Basic Instinct

“Basic.” It’s a hot word right now – currently being overused to describe an extraordinary amount of young adult females. The basic bitches. As much as I like this general concept, I think there’s a lot of misuse surrounding the word. There needs to be some clarification: What exactly makes a bitch basic? Is it an insult? What is the societal relevance?

Basically – pun intended – what I have gathered is that to call a young woman “basic” is to call her “common.” To me, that’s a whopping insult. To me, that says I am so lacking in unique and illuminating qualities, that I’ve been reduced to another shadowed face among the crowd. For many, that is acceptable – some people aren’t narcissistic attention seekers like me don’t prefer to stand out, and that’s okay. Common is a word that has never sat well with me. Typical. Average. Maybe it’s the trophy generation upbringing once again, but I have never been comfortable with being considered average. Even the word normal hasn’t often been in the cards, but that’s another post for another time.

Well, this scene was anything but basic...
Well, this scene was anything but basic…

To really dive into this social epidemic of “basic,” we need to dissect the qualifications of the basic bitch. This is where the misuse of the word comes into play. The criteria appears to be as simple as possessing a pair of Ugg boots and a penchant for Starbucks. That idea seems too… well, basic. It is acceptable to be somewhat of a corporate consumer in the capitalist society we live in, and to avoid that can be a little impractical as well as inconvenient. I fail to see the correlation between the enjoyment of skinny caramel macchiatos and a chick’s personal style, personality, or intellect… Things we should really be making more of our judgments based on, if we’re going to be judging people, which we usually are.

Does she have fangs? I'm pretty sure she has fangs...
Does she have fangs? I’m pretty sure she has fangs…

We’re throwing out this label to any female we disapprove of, with little to no regard for the meaning. It’s almost like when people use the word “literally” but mean “figuratively” and they aren’t using it ironically – they literally don’t understand what “literally” means. Let’s go deeper. (That’s what she said.) Let’s look at an individual’s substance. Their originality. Their sense of humor. The qualities they bring to the table. Few things are so simple and so black and white. Life is not a Buzzfeed list.

What kind of music do they listen to? Is it strictly overplayed Hot 100 songs? Do they have any taste of their own, or do they unwittingly rely on commercialism and marketing campaigns to tell them what they like? The same goes for movies. Books. Clothes. I suppose we’re just assessing individuality and replaceability. Shouldn’t we all strive to bring something new to the table? To be as wholly ourselves as possible? To be shepherds instead of sheep? To be original?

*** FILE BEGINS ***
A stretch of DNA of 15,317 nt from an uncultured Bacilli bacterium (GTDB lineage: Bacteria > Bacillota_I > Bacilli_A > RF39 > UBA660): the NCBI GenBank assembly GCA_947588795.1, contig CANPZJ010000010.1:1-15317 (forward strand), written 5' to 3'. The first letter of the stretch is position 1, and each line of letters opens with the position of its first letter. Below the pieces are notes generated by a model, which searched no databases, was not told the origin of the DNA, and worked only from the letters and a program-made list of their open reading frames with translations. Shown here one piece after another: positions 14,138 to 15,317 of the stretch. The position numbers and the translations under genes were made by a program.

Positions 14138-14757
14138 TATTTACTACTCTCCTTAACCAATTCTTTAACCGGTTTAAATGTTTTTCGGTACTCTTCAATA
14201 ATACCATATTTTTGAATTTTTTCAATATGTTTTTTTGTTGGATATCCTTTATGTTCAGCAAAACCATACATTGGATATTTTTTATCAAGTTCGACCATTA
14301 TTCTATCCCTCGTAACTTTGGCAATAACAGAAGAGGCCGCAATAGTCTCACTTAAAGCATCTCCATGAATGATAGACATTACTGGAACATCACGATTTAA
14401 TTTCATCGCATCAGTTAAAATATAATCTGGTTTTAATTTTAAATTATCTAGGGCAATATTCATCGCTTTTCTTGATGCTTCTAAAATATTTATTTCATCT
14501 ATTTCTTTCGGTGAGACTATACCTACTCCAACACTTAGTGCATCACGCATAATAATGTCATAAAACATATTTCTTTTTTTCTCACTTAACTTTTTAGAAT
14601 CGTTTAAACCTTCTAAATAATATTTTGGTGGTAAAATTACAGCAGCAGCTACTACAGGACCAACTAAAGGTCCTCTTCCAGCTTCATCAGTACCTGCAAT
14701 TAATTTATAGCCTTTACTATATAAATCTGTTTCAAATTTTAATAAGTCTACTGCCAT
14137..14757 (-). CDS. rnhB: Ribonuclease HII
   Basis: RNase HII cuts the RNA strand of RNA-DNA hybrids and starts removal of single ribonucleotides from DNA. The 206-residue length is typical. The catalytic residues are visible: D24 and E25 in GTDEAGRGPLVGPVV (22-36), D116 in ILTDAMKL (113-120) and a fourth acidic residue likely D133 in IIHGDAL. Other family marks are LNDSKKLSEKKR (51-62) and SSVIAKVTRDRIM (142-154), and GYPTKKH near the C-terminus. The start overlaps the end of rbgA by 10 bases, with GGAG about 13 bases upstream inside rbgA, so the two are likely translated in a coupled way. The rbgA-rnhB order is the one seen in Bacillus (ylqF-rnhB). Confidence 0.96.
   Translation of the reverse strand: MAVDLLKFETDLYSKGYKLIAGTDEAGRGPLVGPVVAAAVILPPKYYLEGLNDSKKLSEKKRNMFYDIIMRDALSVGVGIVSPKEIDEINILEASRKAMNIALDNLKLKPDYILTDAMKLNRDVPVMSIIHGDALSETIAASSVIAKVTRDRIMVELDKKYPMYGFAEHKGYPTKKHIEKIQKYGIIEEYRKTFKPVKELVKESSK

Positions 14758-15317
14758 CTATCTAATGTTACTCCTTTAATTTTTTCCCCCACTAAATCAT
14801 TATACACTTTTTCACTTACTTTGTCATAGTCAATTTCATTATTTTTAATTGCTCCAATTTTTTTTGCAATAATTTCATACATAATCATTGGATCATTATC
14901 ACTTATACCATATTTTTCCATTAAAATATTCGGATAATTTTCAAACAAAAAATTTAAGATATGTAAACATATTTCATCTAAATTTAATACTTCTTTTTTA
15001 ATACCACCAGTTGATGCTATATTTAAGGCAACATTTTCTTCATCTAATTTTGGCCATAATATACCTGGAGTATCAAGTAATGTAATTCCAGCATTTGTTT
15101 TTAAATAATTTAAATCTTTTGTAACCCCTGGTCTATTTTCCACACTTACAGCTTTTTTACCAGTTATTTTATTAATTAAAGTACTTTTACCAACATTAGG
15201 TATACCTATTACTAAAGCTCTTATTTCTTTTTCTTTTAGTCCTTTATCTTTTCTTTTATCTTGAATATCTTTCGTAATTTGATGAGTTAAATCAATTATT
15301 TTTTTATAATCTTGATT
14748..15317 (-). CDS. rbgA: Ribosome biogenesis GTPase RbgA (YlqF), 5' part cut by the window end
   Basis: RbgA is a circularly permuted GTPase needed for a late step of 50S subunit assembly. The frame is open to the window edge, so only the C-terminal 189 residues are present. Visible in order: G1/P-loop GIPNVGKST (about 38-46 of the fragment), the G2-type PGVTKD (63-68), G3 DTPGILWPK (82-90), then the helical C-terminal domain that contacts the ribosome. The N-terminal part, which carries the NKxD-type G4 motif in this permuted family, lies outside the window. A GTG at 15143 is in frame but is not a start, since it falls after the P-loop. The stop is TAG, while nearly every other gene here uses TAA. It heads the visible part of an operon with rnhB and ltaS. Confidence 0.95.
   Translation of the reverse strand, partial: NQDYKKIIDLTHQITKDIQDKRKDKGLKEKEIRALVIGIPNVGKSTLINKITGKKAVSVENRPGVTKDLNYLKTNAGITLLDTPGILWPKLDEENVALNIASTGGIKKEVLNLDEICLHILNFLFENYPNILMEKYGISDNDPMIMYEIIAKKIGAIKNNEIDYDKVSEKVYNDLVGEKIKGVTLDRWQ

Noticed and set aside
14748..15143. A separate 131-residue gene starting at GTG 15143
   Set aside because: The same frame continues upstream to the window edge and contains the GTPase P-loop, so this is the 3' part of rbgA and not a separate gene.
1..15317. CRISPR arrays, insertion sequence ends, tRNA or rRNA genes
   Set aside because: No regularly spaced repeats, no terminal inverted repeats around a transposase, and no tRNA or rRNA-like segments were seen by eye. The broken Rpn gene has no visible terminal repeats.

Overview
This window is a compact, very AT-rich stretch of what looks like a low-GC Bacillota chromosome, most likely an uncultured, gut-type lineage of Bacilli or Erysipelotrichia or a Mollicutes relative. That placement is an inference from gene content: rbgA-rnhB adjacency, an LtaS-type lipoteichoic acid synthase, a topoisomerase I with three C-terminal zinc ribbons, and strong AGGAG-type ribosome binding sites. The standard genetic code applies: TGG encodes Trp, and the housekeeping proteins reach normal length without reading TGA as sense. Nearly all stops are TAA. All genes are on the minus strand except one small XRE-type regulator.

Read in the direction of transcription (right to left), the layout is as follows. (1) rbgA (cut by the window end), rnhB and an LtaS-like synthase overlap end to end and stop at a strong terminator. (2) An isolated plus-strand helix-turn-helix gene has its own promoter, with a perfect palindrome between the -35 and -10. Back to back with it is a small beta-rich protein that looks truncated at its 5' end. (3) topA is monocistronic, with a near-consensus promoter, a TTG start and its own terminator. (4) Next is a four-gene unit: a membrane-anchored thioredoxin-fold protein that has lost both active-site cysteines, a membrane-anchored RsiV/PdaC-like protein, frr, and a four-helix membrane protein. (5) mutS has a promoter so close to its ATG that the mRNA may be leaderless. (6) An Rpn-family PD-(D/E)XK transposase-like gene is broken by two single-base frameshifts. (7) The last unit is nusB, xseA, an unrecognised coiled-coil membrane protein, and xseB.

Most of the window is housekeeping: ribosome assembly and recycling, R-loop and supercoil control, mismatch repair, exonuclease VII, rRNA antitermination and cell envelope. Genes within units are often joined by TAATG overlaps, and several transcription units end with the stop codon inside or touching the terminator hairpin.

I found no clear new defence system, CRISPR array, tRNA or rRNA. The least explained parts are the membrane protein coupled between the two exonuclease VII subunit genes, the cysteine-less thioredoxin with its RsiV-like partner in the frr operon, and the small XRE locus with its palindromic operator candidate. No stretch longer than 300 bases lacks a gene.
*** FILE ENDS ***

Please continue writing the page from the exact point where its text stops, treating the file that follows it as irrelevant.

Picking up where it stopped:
Maybe wearing a Catholic school uniform for the majority of my life pushed me towards a slightly more eccentric lifestyle. I desired to stand out among the seas of matching skirts and polo shirts. I never really wanted to be another Cathy Jean shoe. The challenge has always seemed to be fitting in without blending in. To be accepted, but striking.

When it comes down to it, I don’t find myself to be a basic bitch, although I doubt very many women do. My lifetime obsessions with things like Sci-Fi, vintage films, and classic rock music set me apart long before I really appreciated being a nomadic individual as opposed to another member of the crowd. I spent a hot minute in the Lord Of The Rings Club in high school, but I didn’t really know enough Elvish for the experience to benefit me. I’ve even ventured toward the other extreme of attempting that platinum blonde hair/ pumpkin orange tan look, and I can’t even begin to tell you what a disaster that was. However, do these qualities sum up who I really am as a person or what kind of person I am? Not in the slightest. I don’t think the determining factors of “basic” do that either.

“Basic” isn’t a moral compass, but more of an original one. Few want to be the extreme Venice Beach Freakshow fighting every ounce of their being to be as unique as possible, while simultaneously exiling themselves from society – so it’s still about finding that balance. Distinguishing yourself while still being socially “acceptable.” It’s sort of tragic.

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Thank you very little

Even after all of this examination, I don’t think the “basic” trend is really doing anyone any favors. If you are basic, you might be unoriginal. If you call someone basic, well, who are you to call someone basic? If nobody was basic, wouldn’t that make it more difficult to be original, and then if everyone were original, would everyone then be basic? And now, so many people are using the term, that “basic” is, in itself, becoming basic. Basically.

Like most things, we should all probably give less of a shit and just do what makes us happy.

Sautter, out.

 

P.S. Here are a couple other great reads that have been sent to me regarding the basic phenomenon:

NY Mag

Vox

4.28.2014

 

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